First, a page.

Protests in Kazakhstan would certainly worry the other Central Asian Republics as well. The region would become more fragile after the Kazakh protests. Turkmenistan is a closed country, ruled by an authoritarian leader. Kyrgyzstan has seen considerable political instability in the last few years. Tajikistan is highly vulnerable to the influx of Islamic fundamentalists and terrorists from Afghanistan. President Mirziev has opened up Uzbekistan to the outside world and undertaken several liberal reforms in the last few years but the country is susceptible to Islamist pressures.

Central Asian Republics have chosen to maintain links with the Taliban dispensation. The entire region has become more vulnerable to Islamist fundamentalist and terrorist groups like the Islamic Movement of Uzbekistan (IMU) and Eastern Turkistan Islamic Movement (ETIM). The protests and the instability in the region would only embolden these elements.

China which imports oil from Kazakhstan through a pipeline it has built would be extremely worried about the instability there. The restive province of Xinjiang shares a border with Kazakhstan. Uighurs live on both sides of the China-Kazakh border. ETIM, which has a presence in Afghanistan, can potentially destabilise both Kazakhstan and China. It is, therefore, no surprise that China has come out in strong support of Tokayev.

Lately, there has been a backlash in some countries against the Belt and Road initiative. The growing Chinese influence is resented by the locals, as is the Russian influence.

CSTO’s intervention has exposed China’s limitations. While it has large economic interests in Kazakhstan and the region, its security role is secondary. China would have to defer to Russia in so far as the security dimension of the regional dynamics is concerned.

Historically, the Central Asian region has been a playground of great power competition, known as the Great Game. In the present context, the US influence in the region has declined, particularly after its withdrawal from Afghanistan. In the new rebalancing of equations that is taking place, Russia's profile has been enhanced.

Turkey will look for a greater role for itself and the Organisation of Turkic States (OTS), an alliance of Kazakhstan, Uzbekistan, Kyrgyzstan, Azerbaijan and Turkmenistan (observer) that was set up in 2009 as Trukic Council. OTS has extended complete support to the Kazakh government in a public statement.

The US was upset over Tokayev’s decision to call in CSTO troops amid domestic unrest. Russia bitterly criticised Blinken for his comments in which he dais it would be hard for Kazakhstan to get rid of the Russian troops. CSTO intervention will further complicate US-Russian relations which have become bitter on account of the Ukrainian crisis in Europe.

US companies have a substantial investment in the oil and gas sector in Kazakhstan. At the same time, the US government has sympathies with the investors. Russia and China both see the US with suspicion for the latter's role in colour revolutions in the region.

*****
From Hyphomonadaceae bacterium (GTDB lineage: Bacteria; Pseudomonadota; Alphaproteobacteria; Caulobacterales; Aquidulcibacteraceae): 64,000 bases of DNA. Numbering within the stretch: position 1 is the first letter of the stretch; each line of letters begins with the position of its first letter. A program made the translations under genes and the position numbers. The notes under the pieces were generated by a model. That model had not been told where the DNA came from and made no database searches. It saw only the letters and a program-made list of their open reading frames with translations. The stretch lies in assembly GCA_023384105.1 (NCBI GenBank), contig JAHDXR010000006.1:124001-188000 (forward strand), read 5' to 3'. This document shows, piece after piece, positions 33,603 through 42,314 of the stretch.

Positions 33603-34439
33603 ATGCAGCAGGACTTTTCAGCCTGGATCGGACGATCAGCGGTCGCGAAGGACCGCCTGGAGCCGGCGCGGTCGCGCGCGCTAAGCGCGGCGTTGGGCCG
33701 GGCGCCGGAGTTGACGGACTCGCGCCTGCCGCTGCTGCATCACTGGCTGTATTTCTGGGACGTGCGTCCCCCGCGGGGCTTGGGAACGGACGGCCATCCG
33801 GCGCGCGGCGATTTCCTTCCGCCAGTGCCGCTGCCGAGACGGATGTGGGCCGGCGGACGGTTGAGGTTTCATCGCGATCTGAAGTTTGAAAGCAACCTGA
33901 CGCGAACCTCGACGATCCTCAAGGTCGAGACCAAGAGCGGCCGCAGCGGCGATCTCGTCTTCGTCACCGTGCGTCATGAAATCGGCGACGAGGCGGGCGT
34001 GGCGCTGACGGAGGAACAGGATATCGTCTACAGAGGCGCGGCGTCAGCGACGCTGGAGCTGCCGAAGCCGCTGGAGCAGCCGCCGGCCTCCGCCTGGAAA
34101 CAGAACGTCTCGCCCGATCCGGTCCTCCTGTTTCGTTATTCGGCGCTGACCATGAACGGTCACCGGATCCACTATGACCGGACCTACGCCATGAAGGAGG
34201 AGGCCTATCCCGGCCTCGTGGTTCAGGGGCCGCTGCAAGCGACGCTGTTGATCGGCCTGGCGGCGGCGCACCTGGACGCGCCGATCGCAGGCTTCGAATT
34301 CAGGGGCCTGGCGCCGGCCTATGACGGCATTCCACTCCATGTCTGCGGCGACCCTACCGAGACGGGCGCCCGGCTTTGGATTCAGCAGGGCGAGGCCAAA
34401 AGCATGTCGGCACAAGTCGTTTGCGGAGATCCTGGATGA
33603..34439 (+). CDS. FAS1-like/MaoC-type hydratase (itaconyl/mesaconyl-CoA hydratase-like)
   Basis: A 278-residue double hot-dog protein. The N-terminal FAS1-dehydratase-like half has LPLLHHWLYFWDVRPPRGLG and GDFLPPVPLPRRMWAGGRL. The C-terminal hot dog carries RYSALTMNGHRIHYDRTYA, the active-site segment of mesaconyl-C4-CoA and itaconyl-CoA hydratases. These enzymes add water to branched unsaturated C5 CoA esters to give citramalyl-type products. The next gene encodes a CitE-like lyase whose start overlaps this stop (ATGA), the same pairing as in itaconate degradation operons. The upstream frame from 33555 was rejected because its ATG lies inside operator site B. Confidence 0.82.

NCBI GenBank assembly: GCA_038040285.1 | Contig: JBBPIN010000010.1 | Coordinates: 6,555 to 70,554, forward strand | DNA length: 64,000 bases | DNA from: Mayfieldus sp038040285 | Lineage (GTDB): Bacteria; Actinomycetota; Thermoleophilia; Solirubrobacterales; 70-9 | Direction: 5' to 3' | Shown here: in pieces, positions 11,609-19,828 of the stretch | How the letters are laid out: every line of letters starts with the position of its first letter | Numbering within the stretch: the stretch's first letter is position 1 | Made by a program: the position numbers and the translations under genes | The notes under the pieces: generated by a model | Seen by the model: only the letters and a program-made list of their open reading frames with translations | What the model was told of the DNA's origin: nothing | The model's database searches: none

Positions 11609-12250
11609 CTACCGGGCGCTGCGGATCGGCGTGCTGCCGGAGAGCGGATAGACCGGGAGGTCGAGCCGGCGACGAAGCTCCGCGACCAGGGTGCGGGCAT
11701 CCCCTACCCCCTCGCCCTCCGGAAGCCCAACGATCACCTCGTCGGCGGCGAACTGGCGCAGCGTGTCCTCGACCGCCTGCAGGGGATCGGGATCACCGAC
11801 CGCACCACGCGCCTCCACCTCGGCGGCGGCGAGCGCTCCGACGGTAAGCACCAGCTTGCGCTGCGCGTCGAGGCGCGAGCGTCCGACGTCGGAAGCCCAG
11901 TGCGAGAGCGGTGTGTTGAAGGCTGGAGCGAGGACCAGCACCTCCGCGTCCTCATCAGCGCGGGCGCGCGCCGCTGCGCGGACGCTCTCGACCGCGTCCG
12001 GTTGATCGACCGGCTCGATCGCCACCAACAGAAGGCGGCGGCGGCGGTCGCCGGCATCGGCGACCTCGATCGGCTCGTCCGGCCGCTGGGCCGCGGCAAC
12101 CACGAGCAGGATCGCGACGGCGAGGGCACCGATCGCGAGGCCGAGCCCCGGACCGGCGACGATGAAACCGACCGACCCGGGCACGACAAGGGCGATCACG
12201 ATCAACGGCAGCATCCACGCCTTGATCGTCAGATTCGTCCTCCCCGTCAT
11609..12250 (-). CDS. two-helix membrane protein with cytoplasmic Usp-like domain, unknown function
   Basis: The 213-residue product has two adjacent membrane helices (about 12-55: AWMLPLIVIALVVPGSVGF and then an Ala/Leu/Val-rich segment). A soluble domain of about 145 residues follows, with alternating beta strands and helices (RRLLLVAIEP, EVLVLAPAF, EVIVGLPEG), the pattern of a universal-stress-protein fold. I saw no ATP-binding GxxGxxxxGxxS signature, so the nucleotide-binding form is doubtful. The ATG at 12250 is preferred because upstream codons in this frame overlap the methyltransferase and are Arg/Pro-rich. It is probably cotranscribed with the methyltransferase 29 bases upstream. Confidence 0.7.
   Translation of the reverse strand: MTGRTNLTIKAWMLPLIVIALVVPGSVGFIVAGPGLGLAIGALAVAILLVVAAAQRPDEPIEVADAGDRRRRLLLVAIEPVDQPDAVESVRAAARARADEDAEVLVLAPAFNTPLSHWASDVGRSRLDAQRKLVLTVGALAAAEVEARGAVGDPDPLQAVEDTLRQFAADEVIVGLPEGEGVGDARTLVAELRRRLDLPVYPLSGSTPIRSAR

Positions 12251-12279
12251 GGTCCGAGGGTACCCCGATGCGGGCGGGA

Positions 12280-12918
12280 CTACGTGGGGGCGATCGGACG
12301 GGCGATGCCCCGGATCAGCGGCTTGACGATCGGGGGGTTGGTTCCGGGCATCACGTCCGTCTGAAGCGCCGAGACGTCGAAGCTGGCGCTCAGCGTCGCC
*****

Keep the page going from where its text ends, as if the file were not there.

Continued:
It is also worth watching how China reacts to the situation. Russia and China have come together against the US hegemony. But, their partnership is likely to be opportunistic given that they share a strong history of hostility and mutual distrust. The Chinese inroads into Russia’s scantily populated Far East and also in Eurasia, in general, is a matter of deep concern for Russia. However, given the extreme western hostility, Russia has been compelled to come closer to China.

India

The protests in Kazakhstan have changed the regional dynamics considerably. India cannot but be affected by these developments. India reacted to the developments with caution and restraint.

The MEA spokesperson said India was ‘monitoring’ the situation in Kazakhstan. India’s reaction was framed in the context of the safety of Indian nationals in Kazakhstan. It did not come out openly in support of the embattled President.

India has a trade of about USD 2 billion with the country. Kazakhstan is the largest supplier of uranium to India. India has also invited Tokayev, along with other Central Asian leaders to participate in the Republic Day parade as chief guests.

For Delhi, the protests in Kazakhstan could provide a setback to its recent efforts to step up engagement with the Central Asian region. The Prime Minister had visited all the Central Asian republics in 2015. India also hosts a regular foreign minister level India-Central Asia Forum. It has also been trying to build connectivity to Central Asia and the Commonwealth of Independent States (CIS) through the North-South Transport Corridor and the Chabahar port. It is also a member of the SCO where Central Asian countries are represented. Therefore, India cannot be immune to the developments in the region.

The Kazakh protests have highlighted the fragility of the region and made great power competition more acute. India should engage with Russia, CARs and other countries of the region to maintain stability which is critical for its security. Standing on the sidelines is not an option. India would need to be more proactive. India should support the Kazakh government and highlight the problem of terrorism, extremism and fundamentalism at the SCO.

(The paper is the author’s individual scholastic articulation. The author certifies that the article/paper is original in content, unpublished and it has not been submitted for publication/web upload elsewhere, and that the facts and figures quoted are duly referenced, as needed, and are believed to be correct). (The paper does not necessarily represent the organisational stance... More >>


Image Source: https://upload.wikimedia.org/wikipedia/commons/thumb/0/08/2022_Kazakhstan_protests_%E2%80%94_Aqtobe%2C_January_4_%2801%29.jpg/800px-2022_Kazakhstan_protests_%E2%80%94_Aqtobe%2C_January_4_%2801%29.jpg